I ’d love to tell you that Comala hasn’t changed, that, when we visit, I’m able to slip back into the world of my childhood memories. In some ways, I am. There’s still the picturesque town square, bordered by little shops hawking local sea salt and fragrant leather huaraches. The white-and-yellow chapel where I was baptized stands as proud as ever. The people still wave hello to one another in the cobblestone streets.

However, cartel activity has increased in recent years. Colima now has one of the highest crime rates in Mexico. I don’t feel unsafe, but there’s a newly anxious undercurrent here.

And, at my abuela’s house, her absence is palpable. Spiny weeds have overtaken her once-verdant courtyard. I walk to the kitchen, though, and see the familiar dish basin. I dip my fingers in and remember her lifting me up so I could peer at the water’s surface. We didn’t need words for me to know she loved me.

Coconut palm groves along a road in Colima, Mexico
Photo Credit: Toniee Colón
Dense coconut palm groves line many Colima roads.

When I was small, my family and I used to pass entire days at Las Hamacas del Mayor, a beachside restaurant in the agricultural region of Tecomán.

I recognize it the moment we pull up: the giant clamshell at the entrance, the pool with a dolphin-shaped waterslide, the tables laden with whole fried dorados.

After lunch, Celeste and I walk down the beach, its sand charcoal-black from the nearby volcano. In the distance, I think I see a rainbow flag. I figure it must mean something different here—after all, a gay bar? In rural Mexico? But as we get close, I spot drag queens dancing on a makeshift stage in Rockette bodysuits.

We stand and watch for a while. I want to tell Celeste what it means to me to share this with her. Though my mother’s family welcomes my girlfriend during the holidays, I’d always felt the unspoken difference of my queerness. Now I see I’m no longer alone.

It feels like too much, so I stay silent, but we both smile as the queens twirl.

My father lives in Comala, but I don’t see him. He remains a casual elephant in the room—I don’t talk about him, and neither does anyone else. Finally, over breakfast on my final day, Raquel spends a long time typing something on her phone. She passes it to me, a translation app open. “How are things with your dad?” the screen reads. “You don’t have to tell me, but you can always talk to me.”

“We haven’t spoken in years,” I admit in Spanish. “I don’t want to see him. Maybe next time.”

She nods. “Of course.” Then, fervently, in English: “I’m with you. Always. You come first.” Even after all this time goes unspoken.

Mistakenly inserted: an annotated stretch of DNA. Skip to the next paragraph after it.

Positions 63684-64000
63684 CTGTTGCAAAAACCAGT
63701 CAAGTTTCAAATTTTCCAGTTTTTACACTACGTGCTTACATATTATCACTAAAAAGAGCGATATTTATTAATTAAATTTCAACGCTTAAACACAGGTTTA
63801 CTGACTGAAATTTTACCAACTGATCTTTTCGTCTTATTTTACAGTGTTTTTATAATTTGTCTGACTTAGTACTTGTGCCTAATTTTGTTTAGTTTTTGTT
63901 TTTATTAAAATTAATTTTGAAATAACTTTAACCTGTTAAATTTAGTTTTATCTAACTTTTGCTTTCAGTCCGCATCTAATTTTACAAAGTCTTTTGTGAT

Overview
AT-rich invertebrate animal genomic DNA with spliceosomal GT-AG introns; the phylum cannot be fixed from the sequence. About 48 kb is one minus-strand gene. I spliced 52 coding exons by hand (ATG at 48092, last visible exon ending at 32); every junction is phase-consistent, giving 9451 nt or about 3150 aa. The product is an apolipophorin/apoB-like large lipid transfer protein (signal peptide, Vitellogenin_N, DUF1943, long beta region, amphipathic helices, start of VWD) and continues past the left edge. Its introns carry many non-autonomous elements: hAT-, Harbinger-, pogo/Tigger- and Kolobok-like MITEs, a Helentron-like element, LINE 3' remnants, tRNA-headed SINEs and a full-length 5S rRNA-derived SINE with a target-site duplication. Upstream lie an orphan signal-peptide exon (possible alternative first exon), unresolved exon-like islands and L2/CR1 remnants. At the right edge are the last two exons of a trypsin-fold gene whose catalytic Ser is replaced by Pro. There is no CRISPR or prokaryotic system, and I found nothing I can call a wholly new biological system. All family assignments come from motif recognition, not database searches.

Hours later at the airport, when I hug her tight and promise to come back soon, I hope she knows how much I mean it.

At home in San Diego, I dig through my jewelry dish, seeking a pair to replace my now-lonely hoop—only to find its errant twin. Apparently, I’d forgotten to put it on days before. It was never missing; simply waiting, primed to be rediscovered. I snap it into place. Then I let down my hair and look in the mirror. All the women in my family stare back.

The town of Comala, Mexico featuring its iconic white-and-yellow chapel
Photo Credit: Toniee Colón
The town of Comala is perhaps best known for its stately white-and-yellow chapel.

Colima at a Glance

A beautiful green territory dwarfed by neighbors Jalisco and Michoacán, Colima has the smallest population in Mexico. Once home to a number of pre-colonial civilizations, the state is known for charming red pottery figures of round-bellied dogs. Two volcanoes—referred to as “fire and ice” because one is active and the other is dormant—perch at Colima’s border, and lush rainforests and orchards cover much of its land. Colima is Mexico’s primary producer of limes. Biodiversity abounds here, and visitors may see reptile species like crocodiles, iguanas, and sea turtles.

If you find yourself in Colima, visit the port city of Manzanillo to snorkel amid coral reefs and shipwrecks. About an hour from the state’s capital, El Tortugario Centro Ecologico de Cuyutlan gives tourists the chance to say hello to rescued sea turtles, take a boat tour of a lagoon teeming with wildlife, and even release freshly hatched turtles safely into the sea. See Colima’s famous dog statues and other archeological finds at the Colima City Regional History Museum. For more art and history, explore the small but lovely Alejandro Rangel Hidalgo Miguel University Museum, a garden-flocked hacienda showcasing the artist’s furniture designs and slightly surreal lithographs of children in traditional dress. Afterward, shop for artisan creations and sample local eats in the friendly little town of Comala.

By Amelia Rodriguez

Amelia Rodriguez is San Diego Magazine’s Associate Editor. The 2023 winner of the San Diego Press Club's Rising Star Award, she’s covered music, food, arts & culture, fashion, and design for Rolling Stone, Palm Springs Life, and other national and regional publications. After work, you can find her hunting down San Diego’s best pastries and maintaining her three-year Duolingo streak.